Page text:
Google Drive has emerged as one of the best and most popular ways of sharing files between clients, coworkers, and friends without requiring them to make a direct download.
A decade ago, you’d be sending these files as an email attachment or link from a site like Megaupload or MediaFire. Let’s all rejoice that those days are behind us.
A popular feature on those sites of old thathas carried over into today’s popular sharing sites, like Pastebin, is theability to invalidate your link or unshare your file after a set period oftime. This isn’t something we can do via email. However, it’s a feature thatmany people aren’t aware of in Google Drive.
Some sensitive files shouldn’t live on theInternet forever. In this article, let’s talk about how you can set anexpiration date on your shared file access in Google Drive.
Limitations of Shared File AccessExpiration in Google Drive
It’s important to know that this feature isonly available for accounts under a paid G Suite organization. This means thatstandard Google accounts or accounts using the free legacy version of G Suitecan’t utilize shared file access expiration.
Users who are not under a paid G Suiteorganization can still have files shared to them with an expiration, but thisrequirement must be met to set the expiration of shared file access in GoogleDrive. If you work for a company that assigns you your own email accountthrough a custom Gmail domain, there’s a good chance that you have access tothis feature through that account.
How to Set Up Shared File AccessExpiration in Google Drive
Naturally, the first step of this process isto actually share a file with someone. To share one of your files in GoogleDrive, the easiest way is to access the file and then look in the top-rightcorner for the large blue Sharebutton—you can’t miss it.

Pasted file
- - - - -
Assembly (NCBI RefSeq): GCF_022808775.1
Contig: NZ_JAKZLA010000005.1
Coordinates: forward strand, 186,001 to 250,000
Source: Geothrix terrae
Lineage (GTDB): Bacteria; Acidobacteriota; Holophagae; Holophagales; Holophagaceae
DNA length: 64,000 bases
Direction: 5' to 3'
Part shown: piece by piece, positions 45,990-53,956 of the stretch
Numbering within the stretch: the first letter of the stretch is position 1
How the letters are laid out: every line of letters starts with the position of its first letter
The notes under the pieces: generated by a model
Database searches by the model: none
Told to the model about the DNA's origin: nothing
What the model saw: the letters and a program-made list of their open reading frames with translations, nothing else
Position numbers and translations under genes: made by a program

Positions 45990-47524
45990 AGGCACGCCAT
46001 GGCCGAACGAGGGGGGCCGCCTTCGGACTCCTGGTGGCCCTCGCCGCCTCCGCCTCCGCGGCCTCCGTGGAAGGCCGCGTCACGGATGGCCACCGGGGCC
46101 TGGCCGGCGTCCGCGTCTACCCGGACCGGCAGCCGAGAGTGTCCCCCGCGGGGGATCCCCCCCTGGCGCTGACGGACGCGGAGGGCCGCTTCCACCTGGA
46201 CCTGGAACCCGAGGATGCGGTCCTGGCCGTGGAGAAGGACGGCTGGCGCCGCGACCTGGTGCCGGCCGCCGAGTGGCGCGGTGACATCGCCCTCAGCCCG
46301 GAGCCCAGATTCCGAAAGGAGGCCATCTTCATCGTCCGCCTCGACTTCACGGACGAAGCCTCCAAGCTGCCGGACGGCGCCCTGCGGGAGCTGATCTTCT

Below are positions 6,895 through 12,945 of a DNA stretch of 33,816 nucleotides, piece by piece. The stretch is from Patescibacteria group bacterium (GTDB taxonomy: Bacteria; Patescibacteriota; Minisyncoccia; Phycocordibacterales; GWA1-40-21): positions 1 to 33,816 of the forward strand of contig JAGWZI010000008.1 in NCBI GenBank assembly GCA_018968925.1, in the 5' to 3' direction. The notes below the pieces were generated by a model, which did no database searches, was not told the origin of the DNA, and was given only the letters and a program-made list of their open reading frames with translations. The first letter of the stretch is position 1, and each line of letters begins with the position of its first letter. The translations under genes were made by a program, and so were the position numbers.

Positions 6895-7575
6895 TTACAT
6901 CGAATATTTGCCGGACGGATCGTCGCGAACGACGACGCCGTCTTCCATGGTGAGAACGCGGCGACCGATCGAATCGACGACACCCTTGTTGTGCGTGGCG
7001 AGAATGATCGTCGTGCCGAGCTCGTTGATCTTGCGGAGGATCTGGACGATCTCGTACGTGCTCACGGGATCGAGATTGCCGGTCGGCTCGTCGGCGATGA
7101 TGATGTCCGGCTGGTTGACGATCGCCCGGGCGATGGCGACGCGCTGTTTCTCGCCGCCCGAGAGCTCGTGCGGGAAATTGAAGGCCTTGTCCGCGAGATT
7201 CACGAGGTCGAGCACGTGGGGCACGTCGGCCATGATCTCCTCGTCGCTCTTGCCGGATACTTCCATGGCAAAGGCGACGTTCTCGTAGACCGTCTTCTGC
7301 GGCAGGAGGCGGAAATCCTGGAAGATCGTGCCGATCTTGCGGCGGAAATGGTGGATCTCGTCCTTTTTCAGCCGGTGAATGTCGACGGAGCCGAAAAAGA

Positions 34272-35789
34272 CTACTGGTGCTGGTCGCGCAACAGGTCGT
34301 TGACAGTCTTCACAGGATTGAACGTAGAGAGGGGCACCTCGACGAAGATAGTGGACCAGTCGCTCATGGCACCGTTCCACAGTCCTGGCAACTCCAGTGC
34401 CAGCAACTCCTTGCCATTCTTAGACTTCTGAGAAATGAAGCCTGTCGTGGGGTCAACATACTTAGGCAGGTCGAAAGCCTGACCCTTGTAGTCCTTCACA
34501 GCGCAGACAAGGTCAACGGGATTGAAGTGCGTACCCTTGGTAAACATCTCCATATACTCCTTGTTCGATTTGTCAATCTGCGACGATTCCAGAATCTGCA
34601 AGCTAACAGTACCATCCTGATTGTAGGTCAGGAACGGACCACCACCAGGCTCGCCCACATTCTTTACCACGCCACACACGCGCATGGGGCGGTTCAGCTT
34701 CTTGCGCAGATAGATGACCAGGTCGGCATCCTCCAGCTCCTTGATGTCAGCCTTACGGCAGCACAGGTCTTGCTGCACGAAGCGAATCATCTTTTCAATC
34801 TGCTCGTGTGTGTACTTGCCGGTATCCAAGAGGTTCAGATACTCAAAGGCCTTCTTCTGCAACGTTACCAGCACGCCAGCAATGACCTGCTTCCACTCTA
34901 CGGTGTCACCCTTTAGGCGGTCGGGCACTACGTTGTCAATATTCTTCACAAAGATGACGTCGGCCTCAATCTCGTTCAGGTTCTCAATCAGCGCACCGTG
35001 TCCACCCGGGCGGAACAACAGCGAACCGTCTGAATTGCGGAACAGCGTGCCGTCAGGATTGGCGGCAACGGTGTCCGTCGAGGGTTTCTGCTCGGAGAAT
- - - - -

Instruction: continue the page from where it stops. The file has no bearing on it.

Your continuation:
Click on it and a lightbox will pop up thatwill allow you to type in a list of email addresses to share your file with.
Click the OK button to send out your invitation(s) to share your file when you’re ready. After, you’ll want to reopen this same file and again click on the blue Share button or right-click on the file and click on Share. This time, click on Advanced in the bottom-right corner of the lightbox.
Here, if you hover over the row of any of the users you’re sharing the file with, a timer icon will appear that reads “Set expiration” when you hover it. If you don’t see this icon, it could mean that you aren’t using an account under a compatible G Suite organization. If you do, click on it.
Another reason you may not see it is because Google has updated the GUI interface for Google Drive. Instead, you may have to click on the little drop down next to their name and then click on Give temporary access.
Now you’ll see a window like the two below. The top image is the newer version of Google Drive and most likely what you’ll encounter.
This should cause the access expirationoptions to appear. Clicking on the dropdown menu will reveal common dates of 7days and 30 days, or you can click on Customdate… to set your own expiration date.
Setting a custom date will allow you to selecta day from a calendar view. The only catch is that you’re not able to select atime, only a date—the file will expire a minute before midnight on any day thatyou select.
Once you’re happy with how you’ve configuredyour shared file access expiration, click Savechanges and then Done. That’sit!
An important thing to keep in mind is thatusers will still be able to effectively keep your file past its expiration dateby downloading it. To prevent this, you’ll want to set their access to onlyallow them to view the file (not edit it) and enable the “Disable options to download, print, and copy for commenters and viewers”option.
If you have an account under a non-legacy GSuite organization, shared file access expiration is one of the many underusedperks that you can put to great use. This only takes a matter of seconds, sodon’t let those sensitive files hang around forever!
In the case that G Suite isn’t secure enough or up to your standards, we’ve alternatively got a great guide on how to set up your own personal cloud storage . Check it out for complete control over your cloud sharing.